Taboo Episode 6: Context, Questions, And Theories

“A good man who killed his wife for convenience.”

Episode 6 was by far the most action packed installment of†Taboo that we have gotten to date and has set us up for some intense moments over the final two episodes of series one.

As always let us begin with our protagonist.

James Delaney

Per usual we got a lot of James this week, but in ways we hadn’t been exposed to until now.


Visions/flashbacks/out of body experiences played a crucial role this week and for the first time we saw James interact directly with them.


The episode opened with quick images of James’ mother followed by an intense conversation with Brace.

Through their exchange we see James yet again express anger towards his father for his treatment of Salish. However, Brace comes to his father’s defense and attempts to explain to James that his mother tried to drown him as a baby and the decision to admit her into Bedlam was done for his safety.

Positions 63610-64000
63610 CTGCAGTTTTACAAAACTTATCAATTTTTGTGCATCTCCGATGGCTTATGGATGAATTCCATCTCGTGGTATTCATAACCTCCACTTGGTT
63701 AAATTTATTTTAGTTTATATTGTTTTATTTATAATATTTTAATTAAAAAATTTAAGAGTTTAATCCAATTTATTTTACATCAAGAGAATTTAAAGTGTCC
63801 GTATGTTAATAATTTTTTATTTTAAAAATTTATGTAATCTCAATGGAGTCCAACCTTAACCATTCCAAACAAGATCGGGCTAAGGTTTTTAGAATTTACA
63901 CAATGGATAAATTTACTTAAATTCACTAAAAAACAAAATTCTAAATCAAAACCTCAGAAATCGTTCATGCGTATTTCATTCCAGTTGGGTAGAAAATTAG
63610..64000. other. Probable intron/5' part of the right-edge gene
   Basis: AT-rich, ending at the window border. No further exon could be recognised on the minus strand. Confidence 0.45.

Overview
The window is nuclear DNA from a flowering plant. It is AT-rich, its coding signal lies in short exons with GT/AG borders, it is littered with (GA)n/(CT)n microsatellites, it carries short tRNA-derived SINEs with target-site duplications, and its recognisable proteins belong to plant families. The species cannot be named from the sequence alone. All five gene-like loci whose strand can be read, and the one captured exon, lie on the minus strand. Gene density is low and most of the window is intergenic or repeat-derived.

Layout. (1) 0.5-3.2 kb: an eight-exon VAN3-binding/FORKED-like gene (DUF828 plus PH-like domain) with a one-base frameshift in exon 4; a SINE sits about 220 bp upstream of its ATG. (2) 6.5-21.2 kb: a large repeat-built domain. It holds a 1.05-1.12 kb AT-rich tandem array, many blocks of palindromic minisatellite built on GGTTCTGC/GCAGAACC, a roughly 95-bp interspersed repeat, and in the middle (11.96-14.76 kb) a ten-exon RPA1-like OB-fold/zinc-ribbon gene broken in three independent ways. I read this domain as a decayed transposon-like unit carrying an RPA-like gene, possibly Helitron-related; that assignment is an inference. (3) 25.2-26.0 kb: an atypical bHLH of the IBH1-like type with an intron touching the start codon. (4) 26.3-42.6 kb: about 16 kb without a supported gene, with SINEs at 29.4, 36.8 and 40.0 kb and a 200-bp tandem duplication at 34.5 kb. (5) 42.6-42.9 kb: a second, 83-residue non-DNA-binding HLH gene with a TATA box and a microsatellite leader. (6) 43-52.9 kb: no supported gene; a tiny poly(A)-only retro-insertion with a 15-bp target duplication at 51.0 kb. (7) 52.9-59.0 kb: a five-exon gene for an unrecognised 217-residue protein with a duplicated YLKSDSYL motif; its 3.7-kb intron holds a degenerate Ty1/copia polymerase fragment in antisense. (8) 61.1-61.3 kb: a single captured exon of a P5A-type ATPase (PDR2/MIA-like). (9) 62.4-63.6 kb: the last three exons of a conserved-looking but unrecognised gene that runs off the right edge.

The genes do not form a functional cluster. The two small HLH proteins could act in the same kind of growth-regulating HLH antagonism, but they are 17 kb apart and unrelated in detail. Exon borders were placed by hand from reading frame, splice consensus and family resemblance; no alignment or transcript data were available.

James would head to a body of water, seemingly the same one he pictures his mother in during his visions.

The moment he seems to pulled under the water is the first time we’ve seen anything resembling a physical presence from his mother. It’s impossible to tell the extent of this as James could have succumb to the intensity of the visions and the attempted drowning was his own doing or there could be a stronger force at play.


One person who probably could (and probably won’t) shed light on what happened is the suspected son of James Delaney. As anticipated, his role increased significantly and you could say he was the episode’s MVP.

Not only did he alert the Chemist of the men fading while stirring the chlorate he also played the very important†role of “dead kid with cholera” in order to evade the troops during the search of their carriages.

The next vision†came during one of my least favorite moments of the show…

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I knew it was coming, you knew it was coming, we all knew it was coming, that eventually James and Zilpha would do the dirty dance, become lovers in the night time, do a little midnight marauding.

What we didn’t know however was that James would blackout and slip into some of his most powerful visions yet.